ESRI warns of 15-fold hike in carbon tax
FAMILIES face a minimum 15-fold hike in the carbon tax unless the Government introduces new policies to reduce emissions and tackle climate change.
New analysis from the Economic and Social Research Institute (ESRI) says taxes will have to rise from €20 per tonne at present to at least €300 by 2030 to allow the State meet stringent EU fines.
If imposed, the changes will result in hefty increases in home heating bills and motoring costs. Unless the Government introduces a raft of new policies and begins taking action on climate, hikes in the carbon tax will be needed, the ESRI suggests.
Ireland is required to reduce carbon emissions by 20pc over 2005 levels by 2020 to comply with EU rules.
It is not expected to reach this target, and the European Commission is expected to impose fines or force the State to buy permits to compensate. The bill is likely to run into millions of euro.
However, more onerous targets are also on the way, with the State required to reduce emissions by 30pc by 2030.
The new ESRI analysis using the ‘Ireland, Environment, Energy and Economy Model’ (I3E) says hikes the carbon tax will be needed to meet the targets – a move the Government shied away from in last month’s budgets due to political pressure.
The ESRI model suggests that under current policies, dramatic hikes will be required.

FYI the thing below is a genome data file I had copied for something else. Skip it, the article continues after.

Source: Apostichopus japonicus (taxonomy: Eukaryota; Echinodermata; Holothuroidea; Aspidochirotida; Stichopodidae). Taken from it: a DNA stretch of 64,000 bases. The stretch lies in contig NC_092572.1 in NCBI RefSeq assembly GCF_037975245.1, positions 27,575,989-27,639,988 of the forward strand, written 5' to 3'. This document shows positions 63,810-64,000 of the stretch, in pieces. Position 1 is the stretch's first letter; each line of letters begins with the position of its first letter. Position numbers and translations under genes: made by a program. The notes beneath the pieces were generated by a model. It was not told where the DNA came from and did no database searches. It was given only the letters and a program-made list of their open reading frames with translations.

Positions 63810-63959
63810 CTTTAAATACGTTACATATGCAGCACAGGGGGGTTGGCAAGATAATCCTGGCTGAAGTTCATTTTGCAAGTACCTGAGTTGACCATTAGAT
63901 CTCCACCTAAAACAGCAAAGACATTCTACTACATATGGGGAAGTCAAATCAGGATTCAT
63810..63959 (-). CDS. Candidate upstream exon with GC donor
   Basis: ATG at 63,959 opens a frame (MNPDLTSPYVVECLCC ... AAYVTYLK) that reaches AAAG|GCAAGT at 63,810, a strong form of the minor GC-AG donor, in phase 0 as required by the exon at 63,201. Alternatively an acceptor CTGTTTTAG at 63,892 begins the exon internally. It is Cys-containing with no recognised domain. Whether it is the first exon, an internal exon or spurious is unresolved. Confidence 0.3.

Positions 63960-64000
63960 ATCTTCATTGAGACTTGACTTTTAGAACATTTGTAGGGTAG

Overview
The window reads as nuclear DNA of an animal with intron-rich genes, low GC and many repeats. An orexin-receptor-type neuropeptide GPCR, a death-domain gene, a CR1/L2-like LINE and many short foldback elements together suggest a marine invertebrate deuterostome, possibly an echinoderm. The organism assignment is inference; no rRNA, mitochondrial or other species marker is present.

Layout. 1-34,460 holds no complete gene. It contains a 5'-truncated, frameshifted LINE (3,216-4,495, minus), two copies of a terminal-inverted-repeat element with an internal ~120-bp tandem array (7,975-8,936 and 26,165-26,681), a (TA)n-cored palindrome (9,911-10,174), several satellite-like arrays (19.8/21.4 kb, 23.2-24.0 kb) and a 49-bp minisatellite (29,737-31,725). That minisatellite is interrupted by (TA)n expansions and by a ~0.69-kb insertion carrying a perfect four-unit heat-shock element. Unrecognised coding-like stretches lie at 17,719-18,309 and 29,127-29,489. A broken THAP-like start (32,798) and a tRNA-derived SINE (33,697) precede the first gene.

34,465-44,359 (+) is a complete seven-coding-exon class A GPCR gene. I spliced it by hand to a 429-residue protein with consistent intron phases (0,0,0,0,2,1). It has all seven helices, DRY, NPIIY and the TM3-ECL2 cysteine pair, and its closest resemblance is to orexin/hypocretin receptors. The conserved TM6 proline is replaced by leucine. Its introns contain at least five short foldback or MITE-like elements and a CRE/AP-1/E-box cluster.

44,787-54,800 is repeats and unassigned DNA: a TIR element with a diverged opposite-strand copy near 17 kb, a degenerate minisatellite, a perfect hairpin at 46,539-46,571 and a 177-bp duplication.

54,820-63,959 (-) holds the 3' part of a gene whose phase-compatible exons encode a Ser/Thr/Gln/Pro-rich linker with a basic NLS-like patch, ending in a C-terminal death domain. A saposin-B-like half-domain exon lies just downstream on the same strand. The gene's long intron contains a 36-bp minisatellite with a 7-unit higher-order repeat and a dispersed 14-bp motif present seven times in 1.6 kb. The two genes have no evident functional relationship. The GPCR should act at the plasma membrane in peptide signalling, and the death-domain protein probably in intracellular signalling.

It based its analysis on four scenarios – the first included the carbon tax remaining at the current level of €20 per tonne. In this scenario, both 2020 and 2030 targets were missed.
Using a second scenario where the carbon tax would rise to €30 next year, and €5 per year after, it also found the targets were missed.
Even a third, more stringent, carbon tax proposed by the Environmental Pillar group – which called for a €70 tax next year, rising by €5 a year – the targets were also missed.
“We look at what tax would we need to reach the target,” ESRI researcher Kelly de Bruin told a conference. “Both the 2020 and 2030 targets were missed under all but the ESRI scenario.”
It suggested that if agriculture reduced emissions at the same rate as the rest of the economy, the carbon tax will have to increase from €20 at present to just under €50 by 2020 and €300 by 2030.
If agriculture did not play a role, the tax would need to increase to around €150 by 2020 and €470 by 2030 if the State was to hit its targets.
“When you consider it in relation to the existing carbon tax it is just jaw dropping,” she said, adding that carbon taxes were higher in other countries than Ireland.
“It’s safe to say the €20 carbon tax isn’t going to cut it,” she added.